Based in Dar es Salaam, he is a cartoonist, illustrator, painter and animator and he attributes his prowess not to talent but hard work and training.
He has attended and graduated from various national and international institutes before becoming the professional cartoonist that he is working for several newspapers and the Independent Television (ITV).
He is a member of Nafasi Art Group and a country volunteer for the US based NGO Help for Underserved Communities. He sheds his pros and cons to The Guardian Correspondent Ndeninsia Lisley. Read on...
QUESTION: Could you briefly tell us when you started drawing cartoons?
ANSWER: I started drawing different cartoons such small cartoon strips (before focusing on editorial cartoons some 15 years ago.
Editorial cartoons are also known as ‘political cartoons’ they are illustrations that also have a commentary that usually relates to current events or personalities.
Q: How did you get started?
A: After finishing my secondary school education, I joined the Kinondoni Young Artist Group in 1990 and got fine art training.
From there I started painting and it was hard as I was depending on exhibitions only to show my work, it was hard for sure.
In 1993, I started working with senior cartoonists (newspaper) to promote my art.
Q: What inspired you to be a cartoonist?
A: I was very interested with drawings of other people such as Pimbi, Lodilofa, Ndumilakuwili and Kipepe published in the Sani newspaper back in the 90s.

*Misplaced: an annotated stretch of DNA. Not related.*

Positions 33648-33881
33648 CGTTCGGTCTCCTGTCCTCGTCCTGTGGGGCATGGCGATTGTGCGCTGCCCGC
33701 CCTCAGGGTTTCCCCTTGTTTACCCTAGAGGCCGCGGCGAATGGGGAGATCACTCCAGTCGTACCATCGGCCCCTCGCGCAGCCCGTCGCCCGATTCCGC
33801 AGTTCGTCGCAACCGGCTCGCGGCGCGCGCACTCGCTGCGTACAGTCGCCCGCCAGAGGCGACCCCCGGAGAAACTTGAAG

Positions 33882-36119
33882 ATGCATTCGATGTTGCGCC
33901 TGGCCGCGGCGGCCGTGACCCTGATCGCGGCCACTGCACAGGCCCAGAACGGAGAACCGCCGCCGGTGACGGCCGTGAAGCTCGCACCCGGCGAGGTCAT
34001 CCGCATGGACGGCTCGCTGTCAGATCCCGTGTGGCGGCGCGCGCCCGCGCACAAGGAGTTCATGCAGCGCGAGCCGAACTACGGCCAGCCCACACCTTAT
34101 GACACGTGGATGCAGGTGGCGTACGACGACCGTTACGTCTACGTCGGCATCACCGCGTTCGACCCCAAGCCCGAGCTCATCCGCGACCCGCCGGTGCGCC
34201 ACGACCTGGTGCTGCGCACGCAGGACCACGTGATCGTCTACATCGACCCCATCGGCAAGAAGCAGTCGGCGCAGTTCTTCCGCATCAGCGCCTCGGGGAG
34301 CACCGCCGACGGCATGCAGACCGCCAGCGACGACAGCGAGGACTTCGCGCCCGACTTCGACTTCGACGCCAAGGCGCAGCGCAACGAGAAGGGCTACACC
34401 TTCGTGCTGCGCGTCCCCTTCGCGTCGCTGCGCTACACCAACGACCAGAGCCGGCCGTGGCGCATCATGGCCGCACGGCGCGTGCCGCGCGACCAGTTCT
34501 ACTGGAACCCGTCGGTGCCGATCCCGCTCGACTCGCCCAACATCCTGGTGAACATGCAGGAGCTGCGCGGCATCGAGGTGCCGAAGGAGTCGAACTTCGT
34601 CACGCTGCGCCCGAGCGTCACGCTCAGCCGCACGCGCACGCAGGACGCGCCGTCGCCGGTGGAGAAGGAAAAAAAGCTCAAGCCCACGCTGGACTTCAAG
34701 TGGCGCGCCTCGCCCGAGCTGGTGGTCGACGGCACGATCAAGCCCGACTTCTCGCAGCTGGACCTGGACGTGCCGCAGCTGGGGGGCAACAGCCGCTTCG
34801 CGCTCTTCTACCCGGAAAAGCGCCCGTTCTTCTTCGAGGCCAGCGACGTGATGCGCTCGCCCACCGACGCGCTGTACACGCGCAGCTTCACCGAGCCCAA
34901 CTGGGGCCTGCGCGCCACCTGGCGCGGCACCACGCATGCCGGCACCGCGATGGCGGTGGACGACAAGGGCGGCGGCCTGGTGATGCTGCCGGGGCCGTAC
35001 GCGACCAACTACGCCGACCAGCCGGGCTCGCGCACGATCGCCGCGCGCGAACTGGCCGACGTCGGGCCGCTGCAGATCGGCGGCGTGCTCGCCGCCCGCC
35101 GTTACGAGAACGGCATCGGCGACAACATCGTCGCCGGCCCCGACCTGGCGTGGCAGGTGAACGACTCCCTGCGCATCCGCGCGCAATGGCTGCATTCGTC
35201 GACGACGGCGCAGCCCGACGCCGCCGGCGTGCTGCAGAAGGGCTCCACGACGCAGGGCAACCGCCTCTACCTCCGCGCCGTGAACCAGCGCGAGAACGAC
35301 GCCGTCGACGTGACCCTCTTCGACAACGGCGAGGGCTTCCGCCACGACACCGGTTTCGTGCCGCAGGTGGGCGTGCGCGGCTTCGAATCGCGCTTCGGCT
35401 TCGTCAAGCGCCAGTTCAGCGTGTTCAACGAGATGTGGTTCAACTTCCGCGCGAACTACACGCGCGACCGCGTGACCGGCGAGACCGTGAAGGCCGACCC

Books having pictures and drawings were like gold to me at that time, I was real fond of them and if I got one, I kept it.
I was also inspired by works of other cartoonists like the late Philip Ndunguru, John Kaduma, Marco Mussa and Chakubanga.
Even now am inspired by the works of my colleagues like Ibra Washokera, Paul Ndunguru, Chris Katembo, James Gayo and Masoud kipanya.
Q: How did start drawing for newspapers?
A: I remember the then Uhuru editor Beda Msimbe assigned me to draw two cartoons every day. To his surprise, I submitted more than two cartoons, that pleased him and he gave me the chance to draw for Uhuru.
Q: When was your first cartoon published and how did you feel?
A: Though my drawings took a very long time to be published after I submitted it but I remember it was 1994 and the first piece was published in the Uhuru newspaper.
I didn’t believe it was real. The editor called and informed me that my drawing was published, I was surprised. I went to the office to see it by myself. That encouraged me a lot.
Q: Were you getting paid?
A: Yes, I was paid 5000 per published drawing. My drawing to be published meant a lot to me even if there was no payment I was satisfied (laughing)